Study investigators from McMaster university (Yes, its a Canadian study) decided to see if their interview process was able to select students who could score higher on their board exams the MCCQE (which is similar to our USMLE step 1). From their group of 1071 students they were able to identify students that passed their Multiple-Mini-Interview system. They then followed these students and tracked their board scores at different universities. Overall they found that people who passed the MMI interview did statistically significantly better than students that didn't. They also found that it didn't matter what school these higher achieving students went to.

Although this was not the direct outcome of the study it does offer some evidence that points towards what I always thought. Competitive high achieving students are going to score highly no matter where they go, and less competitive students will probably do worse, no matter what great school they go too.

Keep this in mind next time someone tries to argue that one school is "better" than another because their average step scores are higher. Your ability to score highly on step 1 is much more dependent on your own study habits, work ethic [...]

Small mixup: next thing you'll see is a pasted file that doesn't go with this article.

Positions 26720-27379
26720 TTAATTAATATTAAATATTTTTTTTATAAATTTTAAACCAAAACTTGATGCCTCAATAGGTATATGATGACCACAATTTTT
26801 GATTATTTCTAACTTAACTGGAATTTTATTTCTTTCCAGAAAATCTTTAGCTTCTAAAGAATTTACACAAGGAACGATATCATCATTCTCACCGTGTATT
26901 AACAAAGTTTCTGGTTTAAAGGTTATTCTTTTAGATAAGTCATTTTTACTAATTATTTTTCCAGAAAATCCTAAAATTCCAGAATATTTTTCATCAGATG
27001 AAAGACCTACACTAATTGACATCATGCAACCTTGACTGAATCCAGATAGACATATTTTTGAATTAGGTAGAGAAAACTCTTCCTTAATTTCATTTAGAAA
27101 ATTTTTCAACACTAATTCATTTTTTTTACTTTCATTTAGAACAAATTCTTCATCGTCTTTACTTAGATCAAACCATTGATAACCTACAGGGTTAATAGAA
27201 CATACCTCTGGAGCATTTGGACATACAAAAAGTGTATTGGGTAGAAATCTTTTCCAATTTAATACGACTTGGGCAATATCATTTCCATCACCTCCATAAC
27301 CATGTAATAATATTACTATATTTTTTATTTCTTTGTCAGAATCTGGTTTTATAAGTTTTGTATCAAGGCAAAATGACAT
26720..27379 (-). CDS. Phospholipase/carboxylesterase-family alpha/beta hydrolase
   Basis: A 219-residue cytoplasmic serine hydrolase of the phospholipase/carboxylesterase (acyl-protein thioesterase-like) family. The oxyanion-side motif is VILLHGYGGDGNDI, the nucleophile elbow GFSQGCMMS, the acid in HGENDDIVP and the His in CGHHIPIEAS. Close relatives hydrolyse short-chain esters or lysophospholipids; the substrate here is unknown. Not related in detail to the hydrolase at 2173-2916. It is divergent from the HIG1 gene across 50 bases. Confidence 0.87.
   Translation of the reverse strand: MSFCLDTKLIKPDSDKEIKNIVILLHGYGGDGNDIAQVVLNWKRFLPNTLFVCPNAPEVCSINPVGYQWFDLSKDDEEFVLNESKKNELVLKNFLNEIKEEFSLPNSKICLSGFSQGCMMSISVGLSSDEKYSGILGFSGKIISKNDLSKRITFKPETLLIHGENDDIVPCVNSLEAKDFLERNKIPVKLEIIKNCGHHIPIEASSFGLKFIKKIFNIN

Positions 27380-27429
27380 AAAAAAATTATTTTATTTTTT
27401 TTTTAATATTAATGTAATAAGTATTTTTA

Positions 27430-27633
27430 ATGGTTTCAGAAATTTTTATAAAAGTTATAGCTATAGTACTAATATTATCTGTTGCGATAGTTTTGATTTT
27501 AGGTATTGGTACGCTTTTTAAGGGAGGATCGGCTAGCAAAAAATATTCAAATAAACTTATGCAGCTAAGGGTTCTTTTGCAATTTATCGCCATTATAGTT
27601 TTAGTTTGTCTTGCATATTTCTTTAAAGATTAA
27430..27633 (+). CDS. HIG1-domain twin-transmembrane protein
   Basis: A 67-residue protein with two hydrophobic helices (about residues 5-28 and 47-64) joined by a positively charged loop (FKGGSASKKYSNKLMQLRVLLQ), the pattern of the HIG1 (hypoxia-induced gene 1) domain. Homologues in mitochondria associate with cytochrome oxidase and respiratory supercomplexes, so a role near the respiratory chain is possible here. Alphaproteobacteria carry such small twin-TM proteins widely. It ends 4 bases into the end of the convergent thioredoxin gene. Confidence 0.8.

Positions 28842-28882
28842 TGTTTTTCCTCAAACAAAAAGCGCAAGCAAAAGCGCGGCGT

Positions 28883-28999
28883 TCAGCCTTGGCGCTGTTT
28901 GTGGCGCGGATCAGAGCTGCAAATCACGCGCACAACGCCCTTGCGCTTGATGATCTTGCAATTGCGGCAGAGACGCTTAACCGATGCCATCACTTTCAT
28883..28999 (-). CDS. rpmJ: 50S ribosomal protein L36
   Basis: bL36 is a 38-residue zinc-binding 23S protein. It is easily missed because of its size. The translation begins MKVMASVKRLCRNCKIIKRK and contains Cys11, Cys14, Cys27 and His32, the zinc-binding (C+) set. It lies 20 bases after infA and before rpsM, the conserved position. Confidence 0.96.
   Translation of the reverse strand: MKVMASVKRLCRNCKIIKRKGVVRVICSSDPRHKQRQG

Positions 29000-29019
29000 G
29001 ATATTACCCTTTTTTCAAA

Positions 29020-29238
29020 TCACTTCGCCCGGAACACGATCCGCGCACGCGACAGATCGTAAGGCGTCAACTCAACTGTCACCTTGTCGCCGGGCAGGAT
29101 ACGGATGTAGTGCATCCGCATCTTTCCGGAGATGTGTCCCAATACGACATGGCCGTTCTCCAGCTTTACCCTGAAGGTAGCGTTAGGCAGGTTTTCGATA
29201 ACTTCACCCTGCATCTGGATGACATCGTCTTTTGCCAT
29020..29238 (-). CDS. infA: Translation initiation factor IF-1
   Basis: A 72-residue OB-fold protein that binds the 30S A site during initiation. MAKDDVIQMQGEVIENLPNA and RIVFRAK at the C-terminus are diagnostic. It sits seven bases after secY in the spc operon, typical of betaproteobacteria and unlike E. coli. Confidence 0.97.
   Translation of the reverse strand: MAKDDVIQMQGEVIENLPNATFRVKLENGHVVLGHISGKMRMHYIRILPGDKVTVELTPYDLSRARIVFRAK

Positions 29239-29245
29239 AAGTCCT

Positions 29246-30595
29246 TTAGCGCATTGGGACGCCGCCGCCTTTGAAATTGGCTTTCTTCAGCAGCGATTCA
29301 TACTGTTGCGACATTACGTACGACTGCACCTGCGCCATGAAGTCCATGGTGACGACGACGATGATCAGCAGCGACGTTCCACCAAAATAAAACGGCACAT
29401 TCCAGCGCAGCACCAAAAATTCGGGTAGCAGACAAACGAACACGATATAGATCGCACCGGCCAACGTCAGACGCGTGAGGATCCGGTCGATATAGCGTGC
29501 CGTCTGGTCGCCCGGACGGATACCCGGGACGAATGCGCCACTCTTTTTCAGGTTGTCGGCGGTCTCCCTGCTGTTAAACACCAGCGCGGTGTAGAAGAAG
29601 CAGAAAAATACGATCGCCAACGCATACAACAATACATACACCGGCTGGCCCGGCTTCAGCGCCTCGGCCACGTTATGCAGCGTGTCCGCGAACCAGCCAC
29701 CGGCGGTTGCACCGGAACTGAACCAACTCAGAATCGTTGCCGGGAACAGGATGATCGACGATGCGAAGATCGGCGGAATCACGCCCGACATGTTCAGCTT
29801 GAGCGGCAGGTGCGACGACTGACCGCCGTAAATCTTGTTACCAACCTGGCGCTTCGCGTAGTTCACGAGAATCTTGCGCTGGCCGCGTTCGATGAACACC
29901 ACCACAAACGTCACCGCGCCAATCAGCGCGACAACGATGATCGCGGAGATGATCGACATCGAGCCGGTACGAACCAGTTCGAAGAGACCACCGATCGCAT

By |March 9th, 2015|Pre-Med|0 Comments

Med School Multiple Mini-Interviews

Most pre-medical students preparing for the interview trail are now familiar with the multiple mini-interivew (MMI) format for med school admission interviews. However, these are actually a fairly recent development. I was lucky enough to not be subjected to these during my interview experiences. With med school applicants up, and there being a surplus of qualified candidates with great scores, schools are looking for more objective ways of picking the best applicants. The multiple mini-interview format offers an appealing way of taking the most subjective of evaluations and assigning a numerical value.

For those not familiar with the multiple mini-interview format, it is one in which applicants are given many different shorter "interviews" instead of the traditional 2-3 longer ones. These interviews are not the open ended "So tell me about yourself" style of questions used in the past. They are often very direct, specific questions. There is usually less conversation, and the format almost parallels the process of an oral exam. There have been numerous studies showing that this method of interviewing can actually predict a candidates performance in medical school and even their changes of passing their licensing exam. Some evidence shows that a properly administered MMI is even more predictive than an applicants GPA score.